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PRESIDENT GROVER CLEVELAND - COLLECTION WITH FIRST LADY FRANCES F. CLEVELAND - HFSID 310839

The President and First Lady, who had been married in the White House, signed separate Executive Mansion cards, which have been matted and framed with a portrait of the President to 16½x19¼,

Sale Price $1,120.00

Reg. $1,400.00

Condition: fine condition
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GROVER CLEVELAND and FRANCES FOLSOM CLEVELAND
The President and First Lady, who had been married in the White House, signed separate Executive Mansion cards, which have been matted and framed with a portrait of the President to 16½x19¼,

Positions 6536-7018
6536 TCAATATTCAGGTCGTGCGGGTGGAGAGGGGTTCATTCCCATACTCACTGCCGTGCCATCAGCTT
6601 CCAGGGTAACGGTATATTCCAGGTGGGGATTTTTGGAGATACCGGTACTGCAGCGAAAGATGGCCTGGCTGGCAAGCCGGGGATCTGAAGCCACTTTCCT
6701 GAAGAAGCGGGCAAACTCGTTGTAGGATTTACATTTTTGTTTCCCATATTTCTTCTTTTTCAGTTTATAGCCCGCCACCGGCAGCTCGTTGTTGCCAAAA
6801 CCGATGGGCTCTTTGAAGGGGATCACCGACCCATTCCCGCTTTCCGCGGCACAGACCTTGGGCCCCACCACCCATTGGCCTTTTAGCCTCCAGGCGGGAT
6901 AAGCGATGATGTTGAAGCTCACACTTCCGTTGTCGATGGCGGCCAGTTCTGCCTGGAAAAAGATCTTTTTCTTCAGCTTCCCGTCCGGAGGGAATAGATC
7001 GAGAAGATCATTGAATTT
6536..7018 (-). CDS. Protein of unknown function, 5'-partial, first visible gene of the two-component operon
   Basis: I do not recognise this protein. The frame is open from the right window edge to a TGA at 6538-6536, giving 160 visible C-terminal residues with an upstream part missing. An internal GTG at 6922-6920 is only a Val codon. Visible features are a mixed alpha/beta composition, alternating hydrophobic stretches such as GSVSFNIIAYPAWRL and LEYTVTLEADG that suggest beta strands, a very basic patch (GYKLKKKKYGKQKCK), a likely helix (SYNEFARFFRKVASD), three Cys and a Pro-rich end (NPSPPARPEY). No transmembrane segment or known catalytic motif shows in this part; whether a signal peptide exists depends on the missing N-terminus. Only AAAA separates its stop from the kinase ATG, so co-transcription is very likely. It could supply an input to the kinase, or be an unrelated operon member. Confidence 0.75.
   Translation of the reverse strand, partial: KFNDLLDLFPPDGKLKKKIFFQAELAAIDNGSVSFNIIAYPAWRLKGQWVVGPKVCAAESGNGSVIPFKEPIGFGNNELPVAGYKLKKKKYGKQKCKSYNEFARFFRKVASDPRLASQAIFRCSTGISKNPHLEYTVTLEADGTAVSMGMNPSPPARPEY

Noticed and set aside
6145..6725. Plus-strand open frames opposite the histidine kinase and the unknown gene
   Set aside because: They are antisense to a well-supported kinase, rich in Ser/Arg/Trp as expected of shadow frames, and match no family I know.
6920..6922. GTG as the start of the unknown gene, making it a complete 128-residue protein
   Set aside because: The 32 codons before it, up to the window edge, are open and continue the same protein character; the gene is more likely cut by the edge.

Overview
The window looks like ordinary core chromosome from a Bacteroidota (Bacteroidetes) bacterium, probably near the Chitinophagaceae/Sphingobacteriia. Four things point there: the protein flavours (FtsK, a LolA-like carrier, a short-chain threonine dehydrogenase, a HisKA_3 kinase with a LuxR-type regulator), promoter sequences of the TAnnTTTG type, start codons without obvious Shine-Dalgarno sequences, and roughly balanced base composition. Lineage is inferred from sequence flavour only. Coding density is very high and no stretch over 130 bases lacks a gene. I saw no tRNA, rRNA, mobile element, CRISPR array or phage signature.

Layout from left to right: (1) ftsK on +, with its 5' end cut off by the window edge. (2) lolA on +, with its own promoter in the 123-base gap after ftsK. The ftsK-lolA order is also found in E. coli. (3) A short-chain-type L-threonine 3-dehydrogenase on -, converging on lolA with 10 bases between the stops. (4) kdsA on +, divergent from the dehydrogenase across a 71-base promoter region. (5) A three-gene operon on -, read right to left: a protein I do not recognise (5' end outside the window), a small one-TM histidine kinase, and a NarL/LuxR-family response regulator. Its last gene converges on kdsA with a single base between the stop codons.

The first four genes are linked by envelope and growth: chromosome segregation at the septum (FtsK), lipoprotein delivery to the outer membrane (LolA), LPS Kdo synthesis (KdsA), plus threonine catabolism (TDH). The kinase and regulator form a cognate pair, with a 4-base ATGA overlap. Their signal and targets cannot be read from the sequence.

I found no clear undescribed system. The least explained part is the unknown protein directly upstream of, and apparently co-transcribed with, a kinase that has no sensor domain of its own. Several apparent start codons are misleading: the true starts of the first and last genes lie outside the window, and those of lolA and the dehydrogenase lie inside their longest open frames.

Collection including 1) White House card signed: "Grover Cleveland", 4¼x2¾; Unknown stain at top edge. Fine condition. 2) White House card signed: "Frances F. Cleveland", 4¼x2¾. Each card bears the printed caption, "Executive Mansion/Washington". Matted and framed with a color portrait of President Cleveland to an overall size of 16½x19¼. GROVER CLEVELAND (1837-1908, born in Caldwell, New Jersey), formerly Mayor of Buffalo and Governor of New York (1883-1885) served as the 22nd and 24th President (1885-1889 and 1893-1897). He won the popular vote all three times he ran (1884, 1888, 1892), losing the electoral vote and the presidency in 1888 to Benjamin Harrison. He was the only Democrat elected President in more than a half century between the departure of Buchanan (1861) and the inauguration of Wilson (1913). On June 2, 1886, 21-year-old FRANCES CLARA FOLSOM (1864-1947, born in Buffalo, New York) married 49-year-old bachelor President Grover Cleveland in the White House, the only Presidential spouse to be wed there. (Widower Woodrow Wilson remarried while in office, to Edith Galt Wilson, but they wed in a private ceremony at her home). The daughter of Cleveland's late law partner, Frances was 11-years-old when her father died and she became Cleveland's ward. The Clevelands had five children. Grover Cleveland died in 1908. Frances remarried five years later, and lived until 1947. Although the Executive Mansion was popularly called "the White House" as early as 1811, President Theodore Roosevelt made the term official by engraving the term on his stationery in 1901. Fine condition. Not framed in the Gallery of History style.

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